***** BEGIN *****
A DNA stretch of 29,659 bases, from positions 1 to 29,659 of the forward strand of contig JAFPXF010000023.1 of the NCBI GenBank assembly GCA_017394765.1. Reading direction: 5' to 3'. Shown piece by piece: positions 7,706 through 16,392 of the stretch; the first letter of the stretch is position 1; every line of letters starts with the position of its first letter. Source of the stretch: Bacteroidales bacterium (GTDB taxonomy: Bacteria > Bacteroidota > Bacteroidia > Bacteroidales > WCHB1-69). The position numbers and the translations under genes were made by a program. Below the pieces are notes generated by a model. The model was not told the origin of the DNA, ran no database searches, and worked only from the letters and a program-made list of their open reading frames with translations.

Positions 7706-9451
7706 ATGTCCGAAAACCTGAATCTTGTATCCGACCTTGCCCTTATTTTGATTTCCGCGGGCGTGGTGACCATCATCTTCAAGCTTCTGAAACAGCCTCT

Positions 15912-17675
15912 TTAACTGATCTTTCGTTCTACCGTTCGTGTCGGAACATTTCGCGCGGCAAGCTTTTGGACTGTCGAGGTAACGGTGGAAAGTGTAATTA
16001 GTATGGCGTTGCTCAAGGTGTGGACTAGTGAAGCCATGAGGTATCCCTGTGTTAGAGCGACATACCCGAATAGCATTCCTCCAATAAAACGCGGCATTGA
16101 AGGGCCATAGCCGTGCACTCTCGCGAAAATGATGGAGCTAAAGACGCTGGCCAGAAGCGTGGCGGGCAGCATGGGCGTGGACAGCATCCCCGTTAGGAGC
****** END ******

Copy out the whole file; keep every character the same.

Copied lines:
A DNA stretch of 29,659 bases, from positions 1 to 29,659 of the forward strand of contig JAFPXF010000023.1 of the NCBI GenBank assembly GCA_017394765.1. Reading direction: 5' to 3'. Shown piece by piece: positions 7,706 through 16,392 of the stretch; the first letter of the stretch is position 1; every line of letters starts with the position of its first letter. Source of the stretch: Bacteroidales bacterium (GTDB taxonomy: Bacteria > Bacteroidota > Bacteroidia > Bacteroidales > WCHB1-69). The position numbers and the translations under genes were made by a program. Below the pieces are notes generated by a model. The model was not told the origin of the DNA, ran no database searches, and worked only from the letters and a program-made list of their open reading frames with translations.

Positions 7706-9451
7706 ATGTCCGAAAACCTGAATCTTGTATCCGACCTTGCCCTTATTTTGATTTCCGCGGGCGTGGTGACCATCATCTTCAAGCTTCTGAAACAGCCTCT

Positions 15912-17675
15912 TTAACTGATCTTTCGTTCTACCGTTCGTGTCGGAACATTTCGCGCGGCAAGCTTTTGGACTGTCGAGGTAACGGTGGAAAGTGTAATTA
16001 GTATGGCGTTGCTCAAGGTGTGGACTAGTGAAGCCATGAGGTATCCCTGTGTTAGAGCGACATACCCGAATAGCATTCCTCCAATAAAACGCGGCATTGA
16101 AGGGCCATAGCCGTGCACTCTCGCGAAAATGATGGAGCTAAAGACGCTGGCCAGAAGCGTGGCGGGCAGCATGGGCGTGGACAGCATCCCCGTTAGGAGC